If any meal represented ‘motherhood’ to me, it would be soup. It is nourishing, warming, comforting, and comes in a thousand different flavours, colours and textures. Soup is what mothers have been making for centuries whenever bellies are hungry, the larder is bare and the purse is empty. Somehow, out of the little that has been placed in her hands, a mother is able to create a hearty meal that unites the family, warms hearts and strengthens bodies. Soup is the meal that is lovingly simmered up for us when we are sick, when someone new moves into our community, or when a baby is born (the perfect meal that can be eaten one handed!). You can’t make soup without love, the very act of dicing, stirring and simmering is in itself an act of love. No two soups made by a mother are ever the same, just as no two days are the same. Some days a mother is hearty, full of warmth and flavour, bubbling over with joy, and other days she is watered down by stress, fatigue, and the burdens of her family. But even on her weariest days, the offering of the mother: the love, sacrifice, time and soup, are what keeps the world ticking over. None of us would be where we are today, if it wasn’t for our mother and her pot of soup bubbling on the stove.
This is the soup I have been having on almost a daily basis this winter, and as odd as it sounds, I’m not sick of it yet. Lunch time tends to be a low point of the day for me energy wise, and it is the meal that I am most likely to neglect and end up going with something because it’s easy and convenient, but lacks what I need to get my myself through the rest of the day. I make a batch of this soup every second weekend, which makes approx. 10 serves. I usually have it with some shredded chicken or grilled salmon as a protein boost.
This soup has been designed for maximum goodness and minimum fuss. I love being able to nourish my body in one meal, giving it the nutrients it needs to keep my energy levels stable and my immunity strong.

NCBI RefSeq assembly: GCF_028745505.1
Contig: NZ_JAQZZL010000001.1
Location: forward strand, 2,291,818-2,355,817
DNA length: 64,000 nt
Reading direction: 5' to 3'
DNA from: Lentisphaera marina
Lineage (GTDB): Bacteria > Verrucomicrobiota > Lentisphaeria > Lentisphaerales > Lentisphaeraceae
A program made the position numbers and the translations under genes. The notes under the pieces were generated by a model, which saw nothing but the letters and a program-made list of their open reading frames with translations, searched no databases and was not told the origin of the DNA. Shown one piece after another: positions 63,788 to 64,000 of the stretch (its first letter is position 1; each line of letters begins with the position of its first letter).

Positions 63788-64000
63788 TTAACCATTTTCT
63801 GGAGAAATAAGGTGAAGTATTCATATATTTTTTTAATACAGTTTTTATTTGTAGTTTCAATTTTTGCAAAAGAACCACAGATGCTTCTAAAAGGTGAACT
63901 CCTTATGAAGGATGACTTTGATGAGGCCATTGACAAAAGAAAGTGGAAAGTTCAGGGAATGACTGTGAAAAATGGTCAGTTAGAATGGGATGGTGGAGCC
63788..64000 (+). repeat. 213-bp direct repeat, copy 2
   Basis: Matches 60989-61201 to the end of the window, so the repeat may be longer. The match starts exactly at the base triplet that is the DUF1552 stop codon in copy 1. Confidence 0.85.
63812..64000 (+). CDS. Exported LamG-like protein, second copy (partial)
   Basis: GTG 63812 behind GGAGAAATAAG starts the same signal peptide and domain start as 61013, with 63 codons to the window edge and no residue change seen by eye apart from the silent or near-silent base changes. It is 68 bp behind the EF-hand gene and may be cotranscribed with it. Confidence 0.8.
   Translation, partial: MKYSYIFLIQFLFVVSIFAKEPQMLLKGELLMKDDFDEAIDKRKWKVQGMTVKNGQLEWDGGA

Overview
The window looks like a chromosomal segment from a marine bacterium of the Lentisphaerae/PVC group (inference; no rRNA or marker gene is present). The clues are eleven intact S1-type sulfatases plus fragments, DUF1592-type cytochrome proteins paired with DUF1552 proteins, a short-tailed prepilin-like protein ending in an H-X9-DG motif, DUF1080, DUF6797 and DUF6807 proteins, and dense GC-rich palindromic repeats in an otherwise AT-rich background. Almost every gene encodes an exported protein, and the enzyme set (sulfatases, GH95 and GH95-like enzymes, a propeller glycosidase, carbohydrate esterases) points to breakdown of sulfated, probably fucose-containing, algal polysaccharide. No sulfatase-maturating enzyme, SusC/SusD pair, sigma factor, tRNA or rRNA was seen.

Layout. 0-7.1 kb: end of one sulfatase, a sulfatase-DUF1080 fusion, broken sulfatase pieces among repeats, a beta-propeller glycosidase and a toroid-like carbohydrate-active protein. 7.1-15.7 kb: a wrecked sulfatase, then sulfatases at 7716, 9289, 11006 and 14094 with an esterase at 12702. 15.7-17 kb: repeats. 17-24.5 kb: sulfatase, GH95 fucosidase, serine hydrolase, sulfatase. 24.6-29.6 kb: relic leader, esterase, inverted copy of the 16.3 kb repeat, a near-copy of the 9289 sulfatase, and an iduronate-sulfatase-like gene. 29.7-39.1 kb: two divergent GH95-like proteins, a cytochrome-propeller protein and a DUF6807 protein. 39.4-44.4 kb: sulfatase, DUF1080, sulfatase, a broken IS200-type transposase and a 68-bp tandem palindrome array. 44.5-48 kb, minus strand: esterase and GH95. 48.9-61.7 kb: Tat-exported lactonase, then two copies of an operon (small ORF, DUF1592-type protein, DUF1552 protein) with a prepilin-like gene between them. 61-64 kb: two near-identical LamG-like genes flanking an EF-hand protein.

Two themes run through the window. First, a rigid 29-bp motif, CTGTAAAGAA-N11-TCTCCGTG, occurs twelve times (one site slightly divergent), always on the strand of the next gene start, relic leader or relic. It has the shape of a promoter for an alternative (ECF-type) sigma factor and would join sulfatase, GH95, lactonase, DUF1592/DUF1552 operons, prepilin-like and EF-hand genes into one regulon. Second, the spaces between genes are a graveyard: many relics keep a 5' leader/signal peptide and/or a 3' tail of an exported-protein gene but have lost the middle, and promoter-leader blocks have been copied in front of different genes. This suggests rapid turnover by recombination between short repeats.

Bone broth – Bone broth is achieved by slowly simmering cooked animal bones for 12-24 hours, releasing compounds such as collagen, glycine and glutamine, which help promote healthy digestion and more effective absorption of vitamins and minerals.
Leafy greens – Leafy greens are a powerhouse of fibre, folate, Vitamin C, magnesium and a plethora of other vitamins and minerals as well as acting as an antioxidant in the body, helping to remove free radicals. Although all vegetables are great sources of essential vitamins and minerals, leafy greens have highly concentrated amounts for their volume compared with their garden bed fellows.
Garlic – Used medicinally since ancient times, garlic is an immunity boosting elixir that you should be eating more of this winter. One study I found particularly interesting indicated that garlic can also help reduce stress and fatigue symptoms.
1 litre bone broth
1 Large brown onion, diced
2 -3 large carrots, diced
Half a celery, diced
2-3 lunches of leafy greens (kale, silver beet, English spinach, Asian greens)
Bunch of parsley
Optional – adding 2 cups of frozen peas will add sweetness if you struggle with pure greens
- To make your own bone broth, cook 1kg of chicken pieces, and removing the meat from the bones, place the bones, skin and the crispy golden bits into a slow cooker with 2 tbs apple cider vinegar and cover with water. Simmer on low for 12-18 hours. Remove the bones and strain through a fine sieve. Once cooled, skim the fat off the top.
- To make the soup, sauté the diced onion, carrots, celery and garlic until tender and sweet. This is the time to clean our the crisper in your fridge and add anything that needs to be used up. Zucchini, broccoli stalks, even the woody kale stalks can diced finely and thrown in at this stage.
- Add broth and enough water to cover the vegetables and simmer on a low heat until all the vegetables are soft.
- Add the shredded greens, parsley (and peas if you are using them) and bring the soup back to the boil. You will need to keep pushing the greens around so they will cook evenly. Greens cook very quickly, so you will only need to simmer them for 3-5 minutes.
- Once cooled, blend the soup with a stick blender, or in batches in a blender. I like to serve my soup with 100g of the leftover chicken meat from making the bone broth. Enjoy!
Next week, we are feasting and celebrating our little boy’s fifth birthday!